The main complaint I hear from US companies is that their IP is being stolen in emerging markets, particularly but not exclusively, China. It’s not just about the quality of the laws on the books: it’s about getting them enforced. Even if you can get the evidence together for a case (especially tough for industrial espionage), Chinese IP courts have limited recourse and are subject to local political pressure. Read more >>

Alan Beattie

Paraphrasing Churchill (who was speaking at a White House lunch, as it happens) to law-law is better than to war-war. Obviously disappointing that the Obama administration is willing to politicise a trade policy (or at least its timing) so blatantly, the US government starting a WTO case against China on auto parts the day that POTUS arrived to campaign in Ohio.

But that’s hardly new. George W Bush imposed steel import tariffs in 2002 ahead of the mid-term elections, knowing that by the time that the WTO had declared the tariffs illegal, as it duly did in November 2003, they would have done their electoral work. Read more >>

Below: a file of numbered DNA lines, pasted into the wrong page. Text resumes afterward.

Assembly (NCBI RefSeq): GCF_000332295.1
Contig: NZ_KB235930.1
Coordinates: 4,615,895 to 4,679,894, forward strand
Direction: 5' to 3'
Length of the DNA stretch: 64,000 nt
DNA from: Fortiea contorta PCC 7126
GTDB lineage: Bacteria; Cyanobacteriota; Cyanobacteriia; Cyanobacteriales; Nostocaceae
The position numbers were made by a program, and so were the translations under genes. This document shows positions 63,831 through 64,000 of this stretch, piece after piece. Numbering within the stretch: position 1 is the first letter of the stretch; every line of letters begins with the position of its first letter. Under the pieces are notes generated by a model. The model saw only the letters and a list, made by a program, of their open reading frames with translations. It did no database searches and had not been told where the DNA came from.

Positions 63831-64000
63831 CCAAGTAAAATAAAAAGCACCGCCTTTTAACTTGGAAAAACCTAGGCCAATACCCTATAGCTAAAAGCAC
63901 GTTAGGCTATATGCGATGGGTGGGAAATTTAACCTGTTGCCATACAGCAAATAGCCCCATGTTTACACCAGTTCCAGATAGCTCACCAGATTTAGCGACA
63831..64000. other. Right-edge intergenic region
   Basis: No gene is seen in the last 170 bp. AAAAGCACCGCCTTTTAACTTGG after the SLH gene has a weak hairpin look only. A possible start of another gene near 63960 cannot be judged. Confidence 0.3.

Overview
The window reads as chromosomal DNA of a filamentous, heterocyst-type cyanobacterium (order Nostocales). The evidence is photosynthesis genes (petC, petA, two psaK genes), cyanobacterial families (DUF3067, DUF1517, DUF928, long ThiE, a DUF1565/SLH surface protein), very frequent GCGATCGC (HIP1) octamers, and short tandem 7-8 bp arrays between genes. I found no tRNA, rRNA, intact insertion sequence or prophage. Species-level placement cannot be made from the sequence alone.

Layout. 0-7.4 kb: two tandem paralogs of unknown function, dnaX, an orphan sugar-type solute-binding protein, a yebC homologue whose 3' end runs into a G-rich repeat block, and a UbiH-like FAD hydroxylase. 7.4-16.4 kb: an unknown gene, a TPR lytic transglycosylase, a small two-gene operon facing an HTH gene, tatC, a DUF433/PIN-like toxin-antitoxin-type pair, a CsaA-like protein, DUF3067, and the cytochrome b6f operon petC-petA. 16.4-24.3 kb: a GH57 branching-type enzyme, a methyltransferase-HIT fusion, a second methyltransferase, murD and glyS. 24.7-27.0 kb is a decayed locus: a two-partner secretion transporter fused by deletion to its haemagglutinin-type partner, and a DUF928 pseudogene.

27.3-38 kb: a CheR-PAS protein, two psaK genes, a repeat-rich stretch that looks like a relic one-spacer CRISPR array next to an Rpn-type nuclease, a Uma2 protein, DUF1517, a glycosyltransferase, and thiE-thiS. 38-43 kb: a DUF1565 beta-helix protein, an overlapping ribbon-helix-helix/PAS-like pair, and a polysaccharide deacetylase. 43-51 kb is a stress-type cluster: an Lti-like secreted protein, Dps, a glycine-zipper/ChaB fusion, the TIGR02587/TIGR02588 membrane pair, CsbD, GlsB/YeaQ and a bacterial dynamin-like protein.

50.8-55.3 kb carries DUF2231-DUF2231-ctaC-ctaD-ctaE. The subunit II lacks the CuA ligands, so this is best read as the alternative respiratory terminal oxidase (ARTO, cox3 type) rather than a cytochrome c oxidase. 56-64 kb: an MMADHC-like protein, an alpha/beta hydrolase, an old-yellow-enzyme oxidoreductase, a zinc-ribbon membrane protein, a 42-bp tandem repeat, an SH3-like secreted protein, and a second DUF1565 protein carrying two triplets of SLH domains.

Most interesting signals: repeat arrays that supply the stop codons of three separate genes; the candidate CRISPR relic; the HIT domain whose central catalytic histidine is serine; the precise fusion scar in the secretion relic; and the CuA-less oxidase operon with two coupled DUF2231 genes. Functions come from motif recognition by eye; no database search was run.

Alan Beattie

The World Bank has a new chief economist: Kaushik Basu, currently chief economic adviser to the Indian finance ministry and otherwise a professor at Cornell. He follows China’s Justin Lin, another high-profile appointment from the Brics.

With the Bank playing a smaller role than formerly in financing development, its views on economics also carry less weight. The flagship World Development Report used to host some fierce ideological disputes, one of which a decade ago caused another Cornell economist to quit as head of the report (and produce a remarkably illuminating paper describing the unnecessarily polarised debate within the discipline).